Wednesday, February 09, 2005

Abigail's buttons

On winter solstice my sister P.J. gave birth to a beautiful baby girl, the first child of my family's next generation, a princess from birth. We'll call her Abigail.

Friday I will be heading back home to see both of them for the first time since Abigail's birth. In the car with me will be several presents for the wee one. Pukka and I have big plans to be the "cool" aunt and uncle in both families, and we're starting early with Abigail, despite her current apparent lack of awareness.

Last night I (finally) finished the crocheting of the sweater I've been making for her. My mother has knitted this child an entire wardrobe by this point in her life, but my sweater is a little different than anything Abigail has from her grandmother. No soft pastels from me. No sir. My baby sweater is fuschia and purple and periwinkle and fuschia some more. If I have things my way, my niece will not only be recognizable as a girl, but as the bold feisty girl I'm hoping she'll become.

Tonight I finished weaving the ends in and then set about finding the buttons to finish Abigail's sweater. One of the things I inherited from my grandmother's sewing room was a plastic shoebox full of buttons. I pulled this box out and began sifting through it, looking for something suitable. Fairly early on, I found a card with enough plain-Jane white buttons for what I needed. They definitely would do. But I wasn't satisfied with them. I set them aside for my fallback and kept looking.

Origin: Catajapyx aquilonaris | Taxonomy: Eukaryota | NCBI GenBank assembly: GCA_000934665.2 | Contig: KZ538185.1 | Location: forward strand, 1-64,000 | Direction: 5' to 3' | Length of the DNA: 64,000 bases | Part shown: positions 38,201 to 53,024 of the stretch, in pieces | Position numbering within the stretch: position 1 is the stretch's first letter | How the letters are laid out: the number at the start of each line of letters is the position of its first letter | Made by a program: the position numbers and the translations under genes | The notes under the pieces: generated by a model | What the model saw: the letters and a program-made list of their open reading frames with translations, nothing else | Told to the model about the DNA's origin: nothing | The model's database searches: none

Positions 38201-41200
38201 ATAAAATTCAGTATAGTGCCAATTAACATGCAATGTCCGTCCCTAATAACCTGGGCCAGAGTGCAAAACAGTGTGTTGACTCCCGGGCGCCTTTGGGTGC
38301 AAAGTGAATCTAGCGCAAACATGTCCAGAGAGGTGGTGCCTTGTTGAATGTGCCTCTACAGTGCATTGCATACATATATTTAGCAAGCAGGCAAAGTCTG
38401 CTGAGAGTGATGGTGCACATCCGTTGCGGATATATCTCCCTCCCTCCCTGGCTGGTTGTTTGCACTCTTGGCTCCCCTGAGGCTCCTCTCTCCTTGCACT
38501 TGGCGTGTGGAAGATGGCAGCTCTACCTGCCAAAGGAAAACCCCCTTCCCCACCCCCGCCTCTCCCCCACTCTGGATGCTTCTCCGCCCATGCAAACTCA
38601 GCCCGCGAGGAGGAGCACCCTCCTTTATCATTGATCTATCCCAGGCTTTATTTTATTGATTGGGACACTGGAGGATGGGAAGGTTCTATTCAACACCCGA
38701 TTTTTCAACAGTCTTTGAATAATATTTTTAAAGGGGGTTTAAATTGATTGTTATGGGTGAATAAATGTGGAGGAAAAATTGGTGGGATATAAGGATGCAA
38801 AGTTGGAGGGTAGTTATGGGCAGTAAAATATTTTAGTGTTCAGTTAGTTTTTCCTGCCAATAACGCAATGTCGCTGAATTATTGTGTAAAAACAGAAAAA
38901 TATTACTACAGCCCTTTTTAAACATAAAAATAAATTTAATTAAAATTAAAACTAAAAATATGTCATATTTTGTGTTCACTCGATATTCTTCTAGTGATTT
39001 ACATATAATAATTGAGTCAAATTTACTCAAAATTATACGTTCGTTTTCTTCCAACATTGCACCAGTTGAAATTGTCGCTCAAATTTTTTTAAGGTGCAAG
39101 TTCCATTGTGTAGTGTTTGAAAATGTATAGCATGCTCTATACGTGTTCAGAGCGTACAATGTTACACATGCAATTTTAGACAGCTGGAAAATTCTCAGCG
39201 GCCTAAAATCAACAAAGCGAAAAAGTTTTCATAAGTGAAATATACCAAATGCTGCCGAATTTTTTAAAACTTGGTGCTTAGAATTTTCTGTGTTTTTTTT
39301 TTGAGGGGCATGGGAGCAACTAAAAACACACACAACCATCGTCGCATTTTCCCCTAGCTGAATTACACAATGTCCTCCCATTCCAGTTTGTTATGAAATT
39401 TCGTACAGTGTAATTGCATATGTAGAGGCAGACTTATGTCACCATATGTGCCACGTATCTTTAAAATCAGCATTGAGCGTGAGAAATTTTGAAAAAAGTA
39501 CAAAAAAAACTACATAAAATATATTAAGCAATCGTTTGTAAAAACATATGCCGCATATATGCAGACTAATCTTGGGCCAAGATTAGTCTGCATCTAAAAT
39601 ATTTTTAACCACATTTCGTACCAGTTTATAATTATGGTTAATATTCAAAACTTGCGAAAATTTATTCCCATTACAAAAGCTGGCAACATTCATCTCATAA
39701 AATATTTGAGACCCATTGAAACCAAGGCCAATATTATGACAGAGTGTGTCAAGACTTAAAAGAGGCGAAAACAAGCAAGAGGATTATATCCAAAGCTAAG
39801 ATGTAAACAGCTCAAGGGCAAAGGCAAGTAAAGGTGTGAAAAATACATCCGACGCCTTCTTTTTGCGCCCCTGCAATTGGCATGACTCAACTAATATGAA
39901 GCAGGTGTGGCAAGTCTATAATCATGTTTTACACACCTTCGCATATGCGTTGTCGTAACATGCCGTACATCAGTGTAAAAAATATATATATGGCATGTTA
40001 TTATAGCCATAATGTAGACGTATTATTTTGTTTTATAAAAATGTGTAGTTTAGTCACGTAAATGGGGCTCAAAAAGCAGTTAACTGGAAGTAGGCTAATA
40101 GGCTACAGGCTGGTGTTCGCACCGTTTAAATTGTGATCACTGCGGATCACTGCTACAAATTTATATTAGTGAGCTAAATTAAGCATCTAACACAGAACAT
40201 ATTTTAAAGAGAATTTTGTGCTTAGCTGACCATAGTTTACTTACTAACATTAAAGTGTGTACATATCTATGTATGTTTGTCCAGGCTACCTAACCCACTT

I thought of P.J. Every time we visit a store with loose buttons, she's not happy until she's seen them with her hands. I'm usually distracted by fabric, but she always calls me over to share: "Put your hands in here. Doesn't that feel great?"

Using grandma's buttons had started as an exercise in practicality. Planning ahead is not my strong suit, and there aren't many fabric stores open at 10 pm on a Wednesday night. As I sorted with my right hand, I put the potentials in the palm of my left. Many of grandma's buttons were cut from worn out clothing. I know this because I know her, and she was not one for waste. I also know it because some buttons still have thread or a little scrap of cloth attached. Whenever I look through the loose buttons, I like to try and imagine where they came from. I make up little stories about them and the people that wore them.

Grandma died about six months before Pukka and I married. She met him, she cooked for him, and she beat him at cards. I think she approved. Some days it catches me fresh that our daughters will never meet her, and it never fails to bring tears to my eyes.

I looked into my left hand and found a motley assortment of buttons of varying sizes, shapes and colors. You never know how many matching buttons there are of any type in grandma's box. There may be twenty; there may be just the one. Who can say? In my hand there were only two matching buttons. They were white, slightly domed, the shank for sewing them hidden beneath. They were a little opalescent and rimmed with a narrow rough chunky gold border. My inner magpie had latched onto the first one I saw with a cry of "Pretty!"

There were two in my hand, but I needed three for the sweater. I sorted through the box with more intention this time. Three. Four. Five. That seemed to be all. I picked out the three that looked best to me, the three that seemed strongest, and I sewed them onto the front of Abigail's sweater, imagining the blouse of my grandma's that was their original home.

Friday I will take the sweater to Abigail. And I will tell her: "These buttons came from your great-grandmother. She was an amazing woman. And someday you will be one too."